When it takes so much to keep holding that darned box, the reserves to accommodate a$$hole behavior – ESPECIALLY from health “professionals” – become increasingly smaller. My advice? Vent your anger on the “professionals” who darn well SHOULD know better (or get out of the field!) Maybe if you let a bit of pressure out of your cooker, you’ll like how you feel a bit better.

    Living with any disability – physical or mental – wears you out over time. As a person who was, years ago, accused by a therapist of suppressing my angry feelings, there are days anymore when I wonder if I am ALL anger.

    I have those conversational do-over thoughts with the past too – and the person I am now would have commented MUCH more forcefully years ago, both in those therapy rooms and to unkind remarks from unthinking friends and strangers. I was not the one who needed to be so careful of another’s feelings! And you’re not either.
    (Madelyn Griffith-Haynie – ADDandSoMuchMore dot com)
    – ADD Coach Training Field founder; ADD Coaching co-founder –
    “It takes a village to transform a world!”

    Liked by 3 people

    • “Vent your anger on the ‘professionals’ who darn well SHOULD know better (or get out of the field!)”

      I’ve already done that. To the medical industry and the CDC, DEA, and State Medical Board. I’m pretty much done venting my anger on people who refuse to listen. Talking to a wall can just make a person even more angry. And as you say, we already have enough anger in our lives. Thank goodness for chocolate and memes. 🙂

      Liked by 3 people

      • I’m so sorry. And you are right that “talking to a wall” can increase anger – which is lousy for US and barely impacts them. Still, I don’t believe that “stuffing it” is healthy either. I have a few memorized phrases I try to deliver in a steely calm voice, staring them straight in the eye, ending with “If you aren’t willing or able to offer help, at least take pains not to be cruel.”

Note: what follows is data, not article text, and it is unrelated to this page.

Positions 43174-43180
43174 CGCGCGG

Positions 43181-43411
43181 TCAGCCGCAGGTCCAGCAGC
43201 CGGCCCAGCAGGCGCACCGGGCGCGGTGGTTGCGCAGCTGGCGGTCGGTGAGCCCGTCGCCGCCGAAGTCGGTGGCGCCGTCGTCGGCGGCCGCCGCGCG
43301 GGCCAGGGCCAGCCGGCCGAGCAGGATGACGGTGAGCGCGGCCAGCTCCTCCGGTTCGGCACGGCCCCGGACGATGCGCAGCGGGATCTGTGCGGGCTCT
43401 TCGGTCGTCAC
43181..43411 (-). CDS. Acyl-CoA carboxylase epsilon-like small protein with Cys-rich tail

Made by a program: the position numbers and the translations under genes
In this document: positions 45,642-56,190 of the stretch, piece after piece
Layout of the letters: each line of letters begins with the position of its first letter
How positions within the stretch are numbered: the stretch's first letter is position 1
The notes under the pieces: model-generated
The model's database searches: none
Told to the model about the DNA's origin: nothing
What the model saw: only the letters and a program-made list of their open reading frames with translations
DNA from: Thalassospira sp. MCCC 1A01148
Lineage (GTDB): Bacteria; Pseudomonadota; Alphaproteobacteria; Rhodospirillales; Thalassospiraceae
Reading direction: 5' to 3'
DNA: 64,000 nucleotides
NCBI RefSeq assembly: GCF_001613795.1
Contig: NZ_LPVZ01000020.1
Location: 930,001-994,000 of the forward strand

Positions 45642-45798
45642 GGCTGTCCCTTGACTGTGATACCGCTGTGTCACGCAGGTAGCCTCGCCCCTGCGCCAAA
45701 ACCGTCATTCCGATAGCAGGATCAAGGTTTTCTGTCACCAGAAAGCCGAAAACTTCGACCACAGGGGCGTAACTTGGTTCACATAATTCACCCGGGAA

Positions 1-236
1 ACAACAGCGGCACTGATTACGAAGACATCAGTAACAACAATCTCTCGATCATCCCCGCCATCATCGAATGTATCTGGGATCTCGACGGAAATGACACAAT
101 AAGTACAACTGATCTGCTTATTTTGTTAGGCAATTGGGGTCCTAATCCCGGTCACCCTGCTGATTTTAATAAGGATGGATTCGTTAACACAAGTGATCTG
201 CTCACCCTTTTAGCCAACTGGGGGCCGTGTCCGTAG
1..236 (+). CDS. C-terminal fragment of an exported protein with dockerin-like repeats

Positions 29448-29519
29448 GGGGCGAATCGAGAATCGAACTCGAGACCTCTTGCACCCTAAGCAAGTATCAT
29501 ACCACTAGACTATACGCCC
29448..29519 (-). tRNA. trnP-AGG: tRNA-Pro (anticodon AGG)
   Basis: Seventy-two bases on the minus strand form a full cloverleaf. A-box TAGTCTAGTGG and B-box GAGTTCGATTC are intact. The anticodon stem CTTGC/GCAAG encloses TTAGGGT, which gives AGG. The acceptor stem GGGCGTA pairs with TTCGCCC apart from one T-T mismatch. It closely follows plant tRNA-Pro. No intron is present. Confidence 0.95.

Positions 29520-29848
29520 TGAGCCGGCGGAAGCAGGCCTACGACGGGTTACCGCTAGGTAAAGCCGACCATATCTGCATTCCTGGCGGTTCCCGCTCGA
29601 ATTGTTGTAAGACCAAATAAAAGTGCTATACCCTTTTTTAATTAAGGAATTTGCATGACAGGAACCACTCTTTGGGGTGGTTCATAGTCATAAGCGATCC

I’m beginning an exploration of TCM (Traditional Chinese Medicine), since my faith in arrogant Western allopaths gets weaker with every blog I read!

        Onward and upward! xx, mgh

        Liked by 2 people

      • Rude people are rude because they’re ignorant, and ignorant people don’t know any better because they don’t want to know any better. My advice: avoid rude, ignorant people (ha ha). 🙂

        Liked by 1 person

  2. i liked every single thing you said in this post. it was all too true. and i don’t know if your general decreased patience today is related to being in pain (probably at least somewhat), but stupid and rude people really do send me on a rant. i had a day like that today, and i think it was just too many stupid and rude people in one day (cause for me it wasn’t pain). i almost got run over at the gas station parking lot by a car backing out from in front of the store, I was already behind them walking and waving my arms and shouting ‘there’s a person here, stop the car’. i had several cars cut me off right in front of red lights, only to go back to their original lane. glad you had some bud to settle yourself back down and see the humor in things. hope your foot gets better soon. and yes, btw, i DO think every person (doc, DEA, anyone remotely involved in pain treatment) should have to suffer the pain of chronic pain sufferers, at least for 6 consecutive months. I dare them to handle it as well as current pain sufferers who are being vilified and demonized. they make me so sick i could spit nails (or be ill).

    Liked by 1 person

    • I think this lady was looking down at her phone, but I can’t be sure. I know she wasn’t paying attention. I’m like, dude, you almost gave me a heart attack.

      Thing is, it really wasn’t worth me getting upset over. I’m never going to see those women again. And even if I do, I just don’t care anymore. Thinking about it now, I’m going to prejudge them and say they’re probably voting for Trump (because they can’t recognize a misogynist when they see one).

      The other thing is, they probably have just as many problems as we all do. Perhaps their boyfriends just hit them or something, I dunno. On the other hand, I might be right, and they were just white trash bitches. 🙂

      Liked by 1 person